Mayor Will Sessoms said Wednesday that the City Council agreed with the arena developers on a financing plan to build a $220 million sports and entertainment venue near the Oceanfront.
“Game on,” he said.
United States Management, the developer of a proposed 18,000-seat arena, submitted a loan commitment letter before its March 8 deadline that outlined a plan to borrow $150 million and contribute $70 million in equity.
Given the recent talk about whether the city of Virginia Beach should — or needs to — conduct a racial-disparity study, it seems prudent to provide some facts on which people can base their views.
The U.S. Supreme Court’s 1989 decision in the case of City of Richmond v. J.A. Croson Co. imposed legal requirements on jurisdictions to establish what it called a “compelling interest” to support the creation of contracting preferences for minority- and women-owned businesses. Only when race-neutral measures have failed can a city institute race-based programs.
NFL Hall of Famer Bruce Smith said it’s possible the mayor won’t call for a racial disparity study because he’s scared of what he’d find.
Smith held a news conference Monday morning in a parking lot overlooking the Rudee Inlet at the south end of the Oceanfront, a 10-acre site owned by the city that he has wanted to develop. About 30 people gathered to support him, some local black activists, businessmen, a representative for the Virginia Legislative Black Caucus and Portsmouth Mayor Kenny Wright.
Mayor Will Sessoms said he will not order a racial disparity study that NFL Hall of Famer Bruce Smith requested in a letter to city and state officials in which he aired concerns about whether he had been excluded from business opportunities at the Oceanfront because he is black.
Friends and people who didn’t even know former Gov. Bob McDonnell lined up on Sunday for a chance to give him a hug and congratulate him on the Supreme Court overturning his public-corruption conviction.
More than 350 people gathered near the Oceanfront for a party to support McDonnell and his wife, Maureen.
About 10 elected local and state officials, including Mayor Will Sessoms and a few City Council members, joined the celebration and ate oyster roast, pig roast, shrimp boil and hushpuppies.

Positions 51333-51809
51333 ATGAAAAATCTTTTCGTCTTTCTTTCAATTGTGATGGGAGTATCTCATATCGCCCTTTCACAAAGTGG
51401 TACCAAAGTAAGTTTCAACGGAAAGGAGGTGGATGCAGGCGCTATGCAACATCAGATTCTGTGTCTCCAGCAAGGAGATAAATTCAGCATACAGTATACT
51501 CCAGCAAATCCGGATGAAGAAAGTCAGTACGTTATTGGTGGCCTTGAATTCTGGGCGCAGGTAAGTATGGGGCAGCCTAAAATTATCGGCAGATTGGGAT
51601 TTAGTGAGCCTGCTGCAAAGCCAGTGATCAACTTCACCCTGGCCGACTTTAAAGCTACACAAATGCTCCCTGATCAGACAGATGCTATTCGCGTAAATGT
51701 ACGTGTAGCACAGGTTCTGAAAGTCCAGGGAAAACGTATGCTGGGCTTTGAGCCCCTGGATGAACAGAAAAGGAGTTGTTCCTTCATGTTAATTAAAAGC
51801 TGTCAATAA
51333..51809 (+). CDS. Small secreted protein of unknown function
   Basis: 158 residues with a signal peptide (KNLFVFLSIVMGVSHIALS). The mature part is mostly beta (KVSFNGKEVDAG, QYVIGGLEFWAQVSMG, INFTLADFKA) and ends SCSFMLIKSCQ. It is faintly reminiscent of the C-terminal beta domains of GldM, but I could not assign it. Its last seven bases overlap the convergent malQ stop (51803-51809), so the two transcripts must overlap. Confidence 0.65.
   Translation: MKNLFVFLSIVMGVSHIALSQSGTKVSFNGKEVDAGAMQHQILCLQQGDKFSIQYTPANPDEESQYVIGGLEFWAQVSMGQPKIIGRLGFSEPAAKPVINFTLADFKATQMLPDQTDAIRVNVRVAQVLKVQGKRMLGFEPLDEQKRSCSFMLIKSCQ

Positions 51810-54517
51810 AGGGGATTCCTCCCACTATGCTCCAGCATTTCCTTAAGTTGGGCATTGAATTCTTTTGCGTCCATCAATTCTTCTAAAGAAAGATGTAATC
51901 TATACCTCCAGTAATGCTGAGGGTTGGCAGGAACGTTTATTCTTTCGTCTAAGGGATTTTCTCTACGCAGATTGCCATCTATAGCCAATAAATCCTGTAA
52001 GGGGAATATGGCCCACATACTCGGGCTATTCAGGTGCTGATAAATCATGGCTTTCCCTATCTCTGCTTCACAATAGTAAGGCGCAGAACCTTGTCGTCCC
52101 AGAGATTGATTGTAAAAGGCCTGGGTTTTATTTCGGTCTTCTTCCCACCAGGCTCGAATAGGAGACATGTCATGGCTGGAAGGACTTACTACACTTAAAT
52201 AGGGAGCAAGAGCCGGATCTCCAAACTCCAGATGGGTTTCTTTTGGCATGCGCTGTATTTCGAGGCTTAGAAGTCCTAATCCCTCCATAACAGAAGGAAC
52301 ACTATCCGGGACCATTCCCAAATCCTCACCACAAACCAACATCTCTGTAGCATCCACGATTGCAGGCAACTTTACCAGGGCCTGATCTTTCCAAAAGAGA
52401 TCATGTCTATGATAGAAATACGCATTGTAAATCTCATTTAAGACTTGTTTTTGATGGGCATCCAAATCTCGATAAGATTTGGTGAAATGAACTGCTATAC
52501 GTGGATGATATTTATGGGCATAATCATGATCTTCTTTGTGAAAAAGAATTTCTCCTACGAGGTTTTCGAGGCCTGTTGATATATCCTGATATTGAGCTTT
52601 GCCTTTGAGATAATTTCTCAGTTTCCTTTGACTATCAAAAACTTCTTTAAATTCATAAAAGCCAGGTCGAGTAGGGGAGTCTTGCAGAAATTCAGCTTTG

A plurality of voters plan to support Mayor Will Sessoms for re-election and think the city is heading in the right direction, a new poll shows.
The Virginian-Pilot and WVEC partnered with Christopher Newport University to survey 706 likely Virginia Beach voters.
The future of Virginia Beach is likely to dominate the conversation over the next five months as nine candidates compete for positions on the City Council and four run for mayor.
Tuesday marked the filing deadline to register as a candidate in those races. The election will be held Nov. 8. All races are nonpartisan and the terms last four years.
Mayor Will Sessoms, who was recently convicted of violating the state’s conflict of interest law, is running for a third term.
He announced on Monday his plans to run for re-election. So far, he has no challengers in the November election.
Mayor Will Sessoms said Thursday he is leaning toward seeking a third term and he plans to make an announcement next week.
“I am leaning toward doing it, but this is not my sole decision – I am getting a lot of family input on this,” Sessoms said of running for re-election in November.
Rep. J. Randy Forbes (R-Va.), endangered by a new court-imposed congressional map in Virginia, could change districts to stay in Congress.
A spokeswoman for Rep. Scott Rigell (R-Va.), who is retiring in 2017, said that the congressman is encouraging his Republican colleague to move into his district “and will fully support him if he makes the decision to do so.”
Virginia Beach Mayor Will Sessoms told the Virginian-Pilot the congressman is considering making the move.